Articles & Media
Kamilya Jubran: Seriously artistic
By Diala Khasawneh
Wednesday, April 5, 2006
AMMAN - Kamilya walked into the unsettled silence, burdened with anticipation, she walked past the audience, she moved in a bubble of her own, separate and complete.
She walked through the darkness; you could hear her voice, crystal clear, the crown of her white hair like icy fire, the sparkle of her playful eyes and the whiteness of her teeth as she whispered her song into the limitless night.
I watched her, move, slide, flow. I wanted to hold her in my eyes, the magic was overwhelming, if I let go of her, the spell would break.
Thoughts stretch taut at
Desire is a light
That sparkles in the eye.
I am a mad song.
Like an echo, I fly.
~Safar (Journey), from the album Wameedd 2005
Text: Salman Masalha.
Translation to English: Vivian Eden and the poet
Then she stood in front of us and that is when it all began. It was a trip through self expression. Self expression, so bare and honest, it was almost aggressive.
Kamilya's performance, for it was beyond singing and beyond music, her performance toyed with propriety.
She was so herself that it made me nervous. She left all social rules of conduct at the door and walked on stage. She did sad and happy, sexy and broken, vulgar and noble, pretty and ugly, she refused social grace and let herself free and rode the crude wave of the true.
Kamilya sat on a chair on the small platform in the centre of Al Balad Theatre main hall. With her oud hugged tight, played fondly, they performed pieces from her latest album `Wameedd.'
Teasingly alluring, shawl dropped on the floor, skin tight see-through black top, and deep red lipstick, she allowed us into the private space of her sensual act.
From the focused attention and deep concentration, the audience admitted indulgence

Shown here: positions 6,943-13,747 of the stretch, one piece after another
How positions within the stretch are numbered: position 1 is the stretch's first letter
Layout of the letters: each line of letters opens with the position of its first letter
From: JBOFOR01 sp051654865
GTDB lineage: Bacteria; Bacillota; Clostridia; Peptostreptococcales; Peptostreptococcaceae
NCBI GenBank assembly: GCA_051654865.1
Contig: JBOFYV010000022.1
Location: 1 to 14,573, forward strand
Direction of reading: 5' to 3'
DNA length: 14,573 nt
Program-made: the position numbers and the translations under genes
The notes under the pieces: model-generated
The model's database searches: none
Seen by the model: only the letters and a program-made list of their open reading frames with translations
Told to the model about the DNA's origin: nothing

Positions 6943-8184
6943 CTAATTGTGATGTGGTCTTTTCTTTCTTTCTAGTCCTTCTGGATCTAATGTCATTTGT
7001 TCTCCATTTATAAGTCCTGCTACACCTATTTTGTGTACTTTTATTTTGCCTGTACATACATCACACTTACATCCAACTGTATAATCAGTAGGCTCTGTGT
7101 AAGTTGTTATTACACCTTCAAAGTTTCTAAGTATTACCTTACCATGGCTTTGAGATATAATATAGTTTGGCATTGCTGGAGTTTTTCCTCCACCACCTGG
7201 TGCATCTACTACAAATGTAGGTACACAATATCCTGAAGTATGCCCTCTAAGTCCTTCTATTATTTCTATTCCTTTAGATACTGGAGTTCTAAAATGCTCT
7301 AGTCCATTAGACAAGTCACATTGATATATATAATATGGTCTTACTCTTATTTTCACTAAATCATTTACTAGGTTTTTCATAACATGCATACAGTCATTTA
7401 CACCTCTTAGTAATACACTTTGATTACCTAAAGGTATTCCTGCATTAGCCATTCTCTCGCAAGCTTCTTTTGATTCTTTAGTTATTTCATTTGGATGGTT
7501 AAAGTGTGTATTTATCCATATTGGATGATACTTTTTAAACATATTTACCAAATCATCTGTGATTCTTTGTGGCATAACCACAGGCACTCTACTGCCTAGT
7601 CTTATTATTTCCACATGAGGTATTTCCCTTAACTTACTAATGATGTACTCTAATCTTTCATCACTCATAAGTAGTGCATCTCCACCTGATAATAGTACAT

Kamilya is famous, a star. She comes from a family of musicians and first sang on stage at the age of four.
For a decade, dedicated fans listened to her voice through Sabreen singing for Palestine, a voice for freedom, struggle and love.
It was further struggle when Kamilya faced her fans with a different song. A song outside the classical fighter's - a fighter's song still, but one that moved on to alternative battles. A song that spoke of life as the realistic, the mundane, the brutal, and the lovely-one that is on the other side of the romantic. A song that touches on the details of people's lives, their longing and loneliness, their labour and relationships.
I saw her, Kamilya when she seemed to have packed her clothes in a small suitcase and crossed the bridge to follow her voice.
Her voice wanted to fly outside the comfortable ribcage of home. And Kamilya did what courageous artists do, they follow their calling. She has been travelling, experimenting, venturing, making and remaking music.
Kamilya followed her calling full force. She embraced the fresh start. While her counterparts were settled in the paths of their lives, more or less designed, she chose to tread a path uncommonly travelled.
Armed with her voice and a fine skill to play the oud, she sincerely embarked on her new life. This move which included displacement, homelessness and distance from that which was familiar and easy also offered the excitement of unbounded discoveries and unrestricted potential.
Whenever I am scared of new beginnings, or anxious about unfamiliar grounds, whether in love or friendship, work or geography I think of Kamilya and a number of other women. They, at different stages in their lives, have burned the bridges of comfort and went off towards further living, more intense. They have accepted the losses but celebrated the gains. These women are my heroes.
Her voice fills the theatre, the city, the night. At moments I wanted to laugh with her. At times, I could not breathe in fear something will break. Often I held back my tears, my throat hurting and refused to blink so as not to miss any slight thing.
It was good. The performance was very good. New, wild, daring, creative, smart, seriously artistic like Kamilya.